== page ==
It is now more than 13 months since the draw for the qualifying stage of World Cup 2014.
The initial Scottish reaction to it was fairly positive.
There were none of the "so-called" giants of international football.
No Spain to be mesmerised by. No defending World Cup winners or, indeed, beaten finalists.
But in the 400 plus days since Brazil legend Ronaldo and current samba star Ganso pulled the names out of the hat, optimism has been replaced by trepidation.
Croatia, Serbia, Belgium, Wales and Macedonia are the hurdles and the longer you look at those names, the tougher Group A appears.
But, one game at a time is the adage, and what the management team will be telling the players when it all starts this weekend.
So, that means the focus falls only on Sinisa Mihaijlovic's Serbia.
That is the same Mihaijlovic who bullied opponents and scored spectacular free-kicks during a glittering playing career, most notably at Red Star Belgrade in his homeland and Sampdoria, Lazio and Inter Milan in Italy.
The 43-year-old came through the ranks in the former Yugoslavia alongside Croatian national icons Zvonimir Boban and Robert Prosinecki and courted controversy throughout his time on the pitch.
The Scots' opening tussle promises to be a tricky hurdle to overcome, not least because the Serbians have qualified for the last two World Cup finals while Scotland have watched the last three on television.
Mihaijlovic has been making positive noises ahead of his first competitive outing as national coach, having replaced Vladimir Petrovic who failed to guide the team to Euro 2012.
He told the Serbian press at the weekend: "I think we have a better team than Scotland."
Mihaijlovic expects his players to win the game at Hampden.
His feeling was echoed on Tuesday by Borussia Dortmund defender - and certain starter on Saturday - Nevan Subutic.
"It is clear that a draw in Glasgow would be a good result as it's important not to lose your opening game, " he said.
"But, technical quality is on our side. It is necessary not to slip-up against the lower ranked teams."
Confident noises, but are they justified?
Serbia - who featured in Northern Ireland's group for Euro 2012 qualification - finished a poor campaign third, way behind leaders Italy and edged out of the play-off place by Estonia.
Their campaign featured the infamous match in Genoa when Scottish referee Craig Thomson abandoned the game after just six minutes because of crowd violence.
The Italians were awarded the tie 3-0 by Uefa.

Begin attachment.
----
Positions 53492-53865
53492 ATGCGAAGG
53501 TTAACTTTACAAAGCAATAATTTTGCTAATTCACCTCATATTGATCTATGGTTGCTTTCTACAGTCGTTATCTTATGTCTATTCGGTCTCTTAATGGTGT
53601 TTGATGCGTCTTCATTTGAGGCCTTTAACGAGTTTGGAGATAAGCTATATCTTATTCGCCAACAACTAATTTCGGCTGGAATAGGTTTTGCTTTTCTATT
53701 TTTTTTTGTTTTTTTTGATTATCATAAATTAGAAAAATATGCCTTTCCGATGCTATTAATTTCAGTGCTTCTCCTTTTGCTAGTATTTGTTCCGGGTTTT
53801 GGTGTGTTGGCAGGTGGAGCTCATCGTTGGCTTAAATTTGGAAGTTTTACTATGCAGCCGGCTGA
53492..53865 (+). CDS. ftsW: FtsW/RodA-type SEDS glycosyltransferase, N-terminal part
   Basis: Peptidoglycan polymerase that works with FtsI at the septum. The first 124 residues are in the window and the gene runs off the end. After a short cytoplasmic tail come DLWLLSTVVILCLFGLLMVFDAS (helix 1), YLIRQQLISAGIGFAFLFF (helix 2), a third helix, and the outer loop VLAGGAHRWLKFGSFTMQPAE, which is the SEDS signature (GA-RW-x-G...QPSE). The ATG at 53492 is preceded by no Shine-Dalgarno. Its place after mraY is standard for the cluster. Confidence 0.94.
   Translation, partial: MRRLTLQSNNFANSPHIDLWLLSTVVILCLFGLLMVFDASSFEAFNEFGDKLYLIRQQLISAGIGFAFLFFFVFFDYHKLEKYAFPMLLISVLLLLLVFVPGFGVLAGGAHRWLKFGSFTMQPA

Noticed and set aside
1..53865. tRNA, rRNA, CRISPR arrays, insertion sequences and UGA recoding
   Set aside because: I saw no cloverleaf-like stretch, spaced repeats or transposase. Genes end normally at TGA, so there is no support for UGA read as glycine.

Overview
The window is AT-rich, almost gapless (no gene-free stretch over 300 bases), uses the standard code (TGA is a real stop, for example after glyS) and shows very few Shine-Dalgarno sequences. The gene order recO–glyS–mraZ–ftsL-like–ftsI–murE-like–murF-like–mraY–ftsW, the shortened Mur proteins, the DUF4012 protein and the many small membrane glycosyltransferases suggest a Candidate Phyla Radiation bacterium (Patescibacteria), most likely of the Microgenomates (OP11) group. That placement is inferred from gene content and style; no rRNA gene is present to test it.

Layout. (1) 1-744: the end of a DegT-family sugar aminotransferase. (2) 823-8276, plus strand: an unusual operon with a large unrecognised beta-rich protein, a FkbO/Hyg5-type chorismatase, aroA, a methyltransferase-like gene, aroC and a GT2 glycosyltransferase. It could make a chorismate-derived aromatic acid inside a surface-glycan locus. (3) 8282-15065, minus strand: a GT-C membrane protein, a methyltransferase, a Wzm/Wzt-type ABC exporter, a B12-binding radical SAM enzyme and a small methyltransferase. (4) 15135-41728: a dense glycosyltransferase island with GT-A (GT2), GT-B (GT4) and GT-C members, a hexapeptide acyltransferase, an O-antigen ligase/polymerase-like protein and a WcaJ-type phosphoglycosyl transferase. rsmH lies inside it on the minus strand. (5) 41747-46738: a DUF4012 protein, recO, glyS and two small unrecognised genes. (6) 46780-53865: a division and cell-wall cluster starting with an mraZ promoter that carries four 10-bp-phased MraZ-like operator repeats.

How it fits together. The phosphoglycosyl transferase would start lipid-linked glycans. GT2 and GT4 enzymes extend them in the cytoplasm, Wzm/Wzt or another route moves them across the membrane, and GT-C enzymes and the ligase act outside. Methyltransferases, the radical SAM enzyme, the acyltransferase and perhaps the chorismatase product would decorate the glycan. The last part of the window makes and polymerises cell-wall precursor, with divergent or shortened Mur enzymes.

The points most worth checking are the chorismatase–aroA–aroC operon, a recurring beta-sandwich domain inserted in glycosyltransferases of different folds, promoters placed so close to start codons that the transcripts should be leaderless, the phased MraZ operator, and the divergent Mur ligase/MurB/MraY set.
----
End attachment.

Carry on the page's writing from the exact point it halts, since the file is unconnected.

They have also since had the retirals of Manchester United skipper Nemanja Vidic and Inter Milan stalwart Dejan Stankovic, with Mihaijlovic unable to coax either back into the fray.
The Scots have defensive problems, but Serbia have striking issues in that none of the forwards in the squad coming to Glasgow have an international goal to their name yet.
That is the plus side.
Sadly for Craig Levein's men, the Serbian squad still oozes class, with just about every member of it at a club which has recently competed in the Champions League.
Indeed, in defender and skipper Branislav Ivanovic, they have a man who has won it after Chelsea's Munich glory night in May.
As their coach readily admits, it is a squad going through a transitional period.
In 20-year-old centre-half Nikola Maksimovic they have a ready-made replacement for Vidic.
Manchester City's Aleksandar Kolarov is a mainstay at left-back, with Zenit St Petersburg's combative Aleksander Lukovic brought back from international retirement for the campaign.
In fact, such is their strength at the back, that City's £12m signing, defender Matija Nastasic looks likely to miss out.
Partizan Belgrade winger Nemanja Tomic is an exciting talent and Red Star Belgrade's Darko Lazovic is regarded by the aforementioned Croat, Prosinecki, as one of Serbia's biggest talents. Not a bad reference to have on your footballing CV.
Goalscoring is their Achilles heel, with Mihaijlovic likely to have to choose between Partizan's player of the year last season, Lazar Markovic - who is just 18 - and Darko Lekic of Turkish side Genclerbirligi - as his main striker. Eight caps and no goals between them.
They have also only found the net once in their last four internationals.
Just a few months into Mihaijlovic's tenure he is under pressure to deliver, as are his players.
The pressure on Scotland is in being able to puncture a star-studded defence against a side who have only lost four competitive matches away from home - not including their Italian debacle - since independence in 2006.